Andrea and I had a wonderful eggplant dish in Istanbul at an indian restaurant named Dubb. Loved it, loved it, loved it! After much searching, we think we may have found the recipe. This blog entry charts our attempt at duplicating the beloved Dubb taste treat. Wearing our new aprons (given to us by Eric and Chris), we forged ahead into uncharted gastronomic territory.
Punjabi Baingan Bharta is just one of the several versions of eggplant bharta there are in Indian cooking. The word ‘bharta’ (pronounced BHURR-taah) refers to dishes in which the ingredients are roughly mashed either before or after the dish is prepared. Bhartas are largely North Indian in origin and made from all sorts of vegetables. This recipe serves 4.
- 3 medium-sized eggplants (roughly 500gms/ 1 pound)
- 2 tbsps vegetable/ sunflower/ canola cooking oil
- 1 tsp cumin seeds
- 2 medium-sized onions chopped fine
- 1 tbsp garlic paste or garlic chopped very fine
- 1″ piece of ginger grated fine
- 2 green chillies or other hot stuff
- 2 large tomatoes chopped fine
- 1/2 tsp coriander powder
- 1/2 tsp cumin powder
- 1/2 tsp garam masala
- 2 tbsps finely chopped fresh green coriander
For this recipe, Andrea ground all the spices for an heavenly, aromatic garam masala from scratch. Worth it just for the scents!
Baingan Ka Bharta requires that the eggplant be roasted, and by roasted, I mean charred and left on the grill long past when you think you should remove them. Roast on a gas cooktop or a BBQ by just placing the eggplant straight on the burner and keeping the flame on med-low setting. Keep turning and cooking till all the skin on the eggplant is charred and the inner flesh looks really soft. A good sign to watch for is that the eggplant seems to ‘cave in’ on itself.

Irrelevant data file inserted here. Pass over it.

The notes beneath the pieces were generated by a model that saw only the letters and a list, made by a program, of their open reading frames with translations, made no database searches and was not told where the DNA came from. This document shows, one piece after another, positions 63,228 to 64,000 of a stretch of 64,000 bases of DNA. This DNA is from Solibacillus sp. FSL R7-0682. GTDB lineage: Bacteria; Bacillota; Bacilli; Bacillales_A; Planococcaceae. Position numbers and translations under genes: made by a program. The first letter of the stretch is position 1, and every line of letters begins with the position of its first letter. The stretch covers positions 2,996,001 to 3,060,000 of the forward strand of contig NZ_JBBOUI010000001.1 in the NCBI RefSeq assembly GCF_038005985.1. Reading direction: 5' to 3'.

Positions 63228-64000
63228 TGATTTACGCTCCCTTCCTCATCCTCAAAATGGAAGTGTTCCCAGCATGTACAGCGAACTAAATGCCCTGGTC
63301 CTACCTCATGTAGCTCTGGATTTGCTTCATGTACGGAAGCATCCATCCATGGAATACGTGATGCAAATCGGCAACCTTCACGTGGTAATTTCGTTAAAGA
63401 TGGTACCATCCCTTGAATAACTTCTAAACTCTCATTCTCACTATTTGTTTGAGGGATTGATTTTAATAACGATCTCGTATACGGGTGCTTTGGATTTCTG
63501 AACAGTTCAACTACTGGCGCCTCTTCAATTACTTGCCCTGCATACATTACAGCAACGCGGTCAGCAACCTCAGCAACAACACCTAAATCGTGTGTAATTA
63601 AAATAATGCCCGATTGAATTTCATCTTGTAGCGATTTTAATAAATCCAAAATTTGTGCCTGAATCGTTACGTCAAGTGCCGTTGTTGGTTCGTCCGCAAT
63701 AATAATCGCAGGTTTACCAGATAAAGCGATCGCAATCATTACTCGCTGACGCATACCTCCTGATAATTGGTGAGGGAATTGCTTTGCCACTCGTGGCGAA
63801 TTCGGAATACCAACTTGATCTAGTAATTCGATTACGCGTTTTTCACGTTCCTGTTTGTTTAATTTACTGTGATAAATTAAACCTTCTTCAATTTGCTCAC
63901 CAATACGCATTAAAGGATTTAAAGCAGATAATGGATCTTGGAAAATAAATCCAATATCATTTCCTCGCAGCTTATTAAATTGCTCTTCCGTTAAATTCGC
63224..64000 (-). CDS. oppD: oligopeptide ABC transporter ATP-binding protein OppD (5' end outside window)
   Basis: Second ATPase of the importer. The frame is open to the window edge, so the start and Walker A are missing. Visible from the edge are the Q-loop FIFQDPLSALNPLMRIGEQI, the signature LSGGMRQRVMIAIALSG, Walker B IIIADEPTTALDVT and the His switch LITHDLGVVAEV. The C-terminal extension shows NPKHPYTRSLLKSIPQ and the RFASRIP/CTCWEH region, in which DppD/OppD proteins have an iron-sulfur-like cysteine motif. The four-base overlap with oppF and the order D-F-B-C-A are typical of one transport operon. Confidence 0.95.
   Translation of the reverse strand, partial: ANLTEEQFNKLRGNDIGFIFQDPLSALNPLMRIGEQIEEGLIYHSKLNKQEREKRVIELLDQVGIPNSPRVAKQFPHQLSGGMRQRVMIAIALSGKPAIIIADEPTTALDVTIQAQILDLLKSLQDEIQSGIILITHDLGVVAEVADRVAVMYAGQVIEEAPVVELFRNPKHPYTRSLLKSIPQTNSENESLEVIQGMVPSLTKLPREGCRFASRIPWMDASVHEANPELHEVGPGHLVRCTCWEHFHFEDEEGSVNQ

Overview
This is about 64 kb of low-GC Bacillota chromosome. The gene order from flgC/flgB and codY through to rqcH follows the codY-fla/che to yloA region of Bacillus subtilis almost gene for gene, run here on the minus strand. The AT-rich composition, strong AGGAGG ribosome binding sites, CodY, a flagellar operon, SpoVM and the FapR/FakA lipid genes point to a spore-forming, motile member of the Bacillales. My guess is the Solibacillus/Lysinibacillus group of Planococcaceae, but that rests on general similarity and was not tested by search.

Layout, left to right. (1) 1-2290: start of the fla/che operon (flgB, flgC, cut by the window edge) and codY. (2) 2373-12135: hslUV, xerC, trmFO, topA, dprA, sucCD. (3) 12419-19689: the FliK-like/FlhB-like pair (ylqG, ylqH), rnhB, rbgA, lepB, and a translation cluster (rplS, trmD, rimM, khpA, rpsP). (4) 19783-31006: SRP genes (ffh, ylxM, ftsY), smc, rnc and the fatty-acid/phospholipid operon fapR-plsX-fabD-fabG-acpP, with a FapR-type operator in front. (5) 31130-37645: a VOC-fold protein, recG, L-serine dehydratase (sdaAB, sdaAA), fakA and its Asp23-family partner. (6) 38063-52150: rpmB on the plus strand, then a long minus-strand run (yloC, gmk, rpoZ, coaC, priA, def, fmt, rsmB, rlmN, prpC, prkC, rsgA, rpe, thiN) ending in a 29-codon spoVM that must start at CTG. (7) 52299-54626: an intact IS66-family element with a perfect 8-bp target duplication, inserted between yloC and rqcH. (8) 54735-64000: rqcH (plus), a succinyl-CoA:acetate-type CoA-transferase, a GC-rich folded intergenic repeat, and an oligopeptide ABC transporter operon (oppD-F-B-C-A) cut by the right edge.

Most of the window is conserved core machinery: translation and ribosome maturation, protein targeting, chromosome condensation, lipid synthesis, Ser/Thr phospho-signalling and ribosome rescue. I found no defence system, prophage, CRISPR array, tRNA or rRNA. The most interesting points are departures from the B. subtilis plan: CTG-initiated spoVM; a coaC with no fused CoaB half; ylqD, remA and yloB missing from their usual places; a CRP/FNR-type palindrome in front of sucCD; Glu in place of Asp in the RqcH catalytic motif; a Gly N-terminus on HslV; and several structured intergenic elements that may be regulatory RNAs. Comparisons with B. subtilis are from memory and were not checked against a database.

Once the eggplant is roasted, allow it to cool fully and then peel off and discard the charred skin.
Once cool, coarsely mash and keep aside for later use.
When hot, add the cumin seeds and cook till the spluttering stops.
Add the onions and fry till soft and translucent.
Add the garlic and the ginger and fry for 1 minute.
Add the tomato and all the powdered spices, including the garam masala. Stir well and cook for 3-5 minutes, stirring often to prevent the spice mix from sticking to the pan. Sprinkle a little water if needed.
Now add the eggplant and mix well. Add the chopped fresh coriander and stir.
Cook another minute and turn off the heat.
Serve hot with chapitis or Rice and your favorite daal dish.
It is good! I don’t think we quite captured Dubb’s unique flavours, our our version is very tasty.